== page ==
Gay students are also more than twice as likely to report having had sexual intercourse before age 13 -- that is, to be sexually abused as children. They are three times as likely to report being the victims of dating violence, and nearly four times as likely to report forced sexual contact. A majority of LGBT teens in Massachusetts reported using illegal drugs in the past month. (Perhaps most oddly, gay teens are also three times as likely as nongay teens to report either becoming pregnant or getting someone else pregnant.)
Forced sex, childhood sexual abuse, dating violence, early unwed pregnancy, substance abuse -- could these be a more important factor in the increased suicide risk of LGBT teens than anything people like me ever said?
The deeper you look, the more you see kids who are generally unprotected in deeply tragic ways that make it hard to believe -- if you are really focusing on these kids' well-being -- that gay marriage is the answer.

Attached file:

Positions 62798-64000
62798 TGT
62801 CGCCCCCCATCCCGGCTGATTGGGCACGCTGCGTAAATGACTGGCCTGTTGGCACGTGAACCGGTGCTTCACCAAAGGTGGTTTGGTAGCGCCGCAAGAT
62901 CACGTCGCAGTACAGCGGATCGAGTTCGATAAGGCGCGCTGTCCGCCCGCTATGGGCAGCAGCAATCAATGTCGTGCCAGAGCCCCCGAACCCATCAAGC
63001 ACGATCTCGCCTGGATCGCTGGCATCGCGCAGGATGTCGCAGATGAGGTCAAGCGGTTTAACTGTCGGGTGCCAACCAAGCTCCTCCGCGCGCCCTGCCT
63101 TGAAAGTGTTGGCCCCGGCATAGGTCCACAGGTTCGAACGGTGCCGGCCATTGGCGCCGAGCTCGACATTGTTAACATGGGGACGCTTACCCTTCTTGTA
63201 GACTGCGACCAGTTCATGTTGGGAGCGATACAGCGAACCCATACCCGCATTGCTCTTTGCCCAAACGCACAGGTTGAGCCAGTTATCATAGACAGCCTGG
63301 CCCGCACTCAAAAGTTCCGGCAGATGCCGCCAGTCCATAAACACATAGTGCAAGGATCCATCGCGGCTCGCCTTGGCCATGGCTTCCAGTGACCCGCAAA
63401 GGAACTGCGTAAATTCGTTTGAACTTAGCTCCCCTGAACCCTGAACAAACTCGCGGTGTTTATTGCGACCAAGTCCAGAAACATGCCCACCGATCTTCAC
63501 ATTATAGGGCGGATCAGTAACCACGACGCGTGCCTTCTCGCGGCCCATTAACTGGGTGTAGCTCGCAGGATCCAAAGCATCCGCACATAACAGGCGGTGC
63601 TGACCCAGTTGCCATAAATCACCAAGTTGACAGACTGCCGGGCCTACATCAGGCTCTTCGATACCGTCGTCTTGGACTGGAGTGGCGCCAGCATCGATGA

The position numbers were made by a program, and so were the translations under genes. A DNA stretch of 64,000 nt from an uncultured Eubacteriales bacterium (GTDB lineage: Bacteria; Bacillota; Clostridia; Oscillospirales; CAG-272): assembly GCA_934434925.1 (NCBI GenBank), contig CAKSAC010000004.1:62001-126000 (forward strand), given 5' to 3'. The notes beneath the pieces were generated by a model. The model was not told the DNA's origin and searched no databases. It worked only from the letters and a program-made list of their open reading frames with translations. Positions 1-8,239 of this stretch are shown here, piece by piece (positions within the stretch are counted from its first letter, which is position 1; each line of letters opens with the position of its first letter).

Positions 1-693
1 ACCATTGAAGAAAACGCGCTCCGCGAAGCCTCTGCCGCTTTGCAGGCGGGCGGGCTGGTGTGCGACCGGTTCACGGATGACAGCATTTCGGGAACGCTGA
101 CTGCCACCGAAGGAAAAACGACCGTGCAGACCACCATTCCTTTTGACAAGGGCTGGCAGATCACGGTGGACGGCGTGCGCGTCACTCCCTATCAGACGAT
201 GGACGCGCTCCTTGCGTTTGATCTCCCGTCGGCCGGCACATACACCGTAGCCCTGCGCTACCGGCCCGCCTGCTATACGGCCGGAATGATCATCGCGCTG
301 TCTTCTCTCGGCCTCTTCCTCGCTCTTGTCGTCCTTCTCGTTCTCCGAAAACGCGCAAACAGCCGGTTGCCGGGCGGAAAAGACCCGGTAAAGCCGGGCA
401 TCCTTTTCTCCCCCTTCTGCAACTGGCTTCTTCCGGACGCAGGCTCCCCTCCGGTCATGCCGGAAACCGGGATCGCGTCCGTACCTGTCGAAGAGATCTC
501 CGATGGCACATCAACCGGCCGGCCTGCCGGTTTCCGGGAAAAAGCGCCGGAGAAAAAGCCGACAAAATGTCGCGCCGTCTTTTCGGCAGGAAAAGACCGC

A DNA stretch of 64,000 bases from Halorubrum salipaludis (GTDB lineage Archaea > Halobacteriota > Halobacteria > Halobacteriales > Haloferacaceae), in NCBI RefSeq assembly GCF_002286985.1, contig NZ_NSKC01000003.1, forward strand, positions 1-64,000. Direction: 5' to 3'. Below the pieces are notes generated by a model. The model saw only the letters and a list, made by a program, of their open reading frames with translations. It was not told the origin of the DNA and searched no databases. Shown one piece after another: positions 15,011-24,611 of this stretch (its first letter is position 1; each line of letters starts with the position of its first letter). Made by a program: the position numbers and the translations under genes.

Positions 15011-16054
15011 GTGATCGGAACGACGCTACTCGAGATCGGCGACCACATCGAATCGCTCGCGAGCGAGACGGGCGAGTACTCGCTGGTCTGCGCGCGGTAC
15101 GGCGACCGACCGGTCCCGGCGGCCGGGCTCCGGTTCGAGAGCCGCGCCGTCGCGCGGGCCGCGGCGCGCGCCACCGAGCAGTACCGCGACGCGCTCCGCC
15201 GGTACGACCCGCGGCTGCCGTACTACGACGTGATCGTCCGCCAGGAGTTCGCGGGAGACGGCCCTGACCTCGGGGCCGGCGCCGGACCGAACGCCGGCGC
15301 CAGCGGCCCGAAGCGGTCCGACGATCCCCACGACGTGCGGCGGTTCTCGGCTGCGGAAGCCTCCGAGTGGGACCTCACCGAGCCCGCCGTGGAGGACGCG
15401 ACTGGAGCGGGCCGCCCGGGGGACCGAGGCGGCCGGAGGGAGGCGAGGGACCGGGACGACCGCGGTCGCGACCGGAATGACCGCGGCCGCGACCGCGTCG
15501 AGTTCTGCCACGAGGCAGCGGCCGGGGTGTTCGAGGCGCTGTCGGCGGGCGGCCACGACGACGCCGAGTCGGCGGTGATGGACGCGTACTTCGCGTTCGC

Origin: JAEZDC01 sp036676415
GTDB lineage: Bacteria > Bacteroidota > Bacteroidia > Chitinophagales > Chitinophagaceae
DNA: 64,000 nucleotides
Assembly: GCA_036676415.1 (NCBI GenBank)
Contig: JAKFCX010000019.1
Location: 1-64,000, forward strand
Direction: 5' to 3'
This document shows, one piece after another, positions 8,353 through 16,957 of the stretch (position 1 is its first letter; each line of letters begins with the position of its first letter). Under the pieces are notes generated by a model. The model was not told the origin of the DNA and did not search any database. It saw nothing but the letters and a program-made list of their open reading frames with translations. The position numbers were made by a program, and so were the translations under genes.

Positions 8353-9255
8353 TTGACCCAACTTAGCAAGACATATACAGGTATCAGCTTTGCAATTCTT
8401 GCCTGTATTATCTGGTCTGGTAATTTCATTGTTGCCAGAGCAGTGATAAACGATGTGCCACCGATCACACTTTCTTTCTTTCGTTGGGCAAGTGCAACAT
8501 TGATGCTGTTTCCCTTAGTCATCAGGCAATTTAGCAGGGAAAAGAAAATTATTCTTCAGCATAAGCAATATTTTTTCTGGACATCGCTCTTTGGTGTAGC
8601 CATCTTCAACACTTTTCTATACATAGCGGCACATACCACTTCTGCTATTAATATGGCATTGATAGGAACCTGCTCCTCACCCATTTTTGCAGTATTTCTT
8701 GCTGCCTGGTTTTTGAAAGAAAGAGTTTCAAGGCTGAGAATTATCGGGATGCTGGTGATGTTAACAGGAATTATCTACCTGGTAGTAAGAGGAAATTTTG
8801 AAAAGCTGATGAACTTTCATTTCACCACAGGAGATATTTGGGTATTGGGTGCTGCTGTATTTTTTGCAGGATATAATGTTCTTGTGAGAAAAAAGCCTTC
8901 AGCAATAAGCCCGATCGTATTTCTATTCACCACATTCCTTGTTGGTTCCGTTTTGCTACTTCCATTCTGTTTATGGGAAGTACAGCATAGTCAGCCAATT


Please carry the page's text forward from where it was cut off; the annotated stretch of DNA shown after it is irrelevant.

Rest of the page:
And that's exactly what the Youth Risk Behavior data also show: In 2001, gay teens in Massachussetts were almost four times more likely to have attempted suicide (31 percent vs. 8 percent). In 2007 -- after four years of legalized gay marriage in that state -- gay teens were still about four times more likely to attempt suicide than nongay teens (29 percent vs. 6 percent).
Whether you are looking at their faces or looking at the statistics, one thing is clear: These kids need help, real help. They should not become a mere rhetorical strategy, a plaything in our adult battles.
Each of these teens is a child of God. And each one deserves better from all of us that becoming a "teachable moment" in someone else's culture war.
Maggie Gallagher is a nationally syndicated columnist, a leading voice in the new marriage movement and co-author of The Case for Marriage: Why Married People Are Happier, Healthier, and Better Off Financially.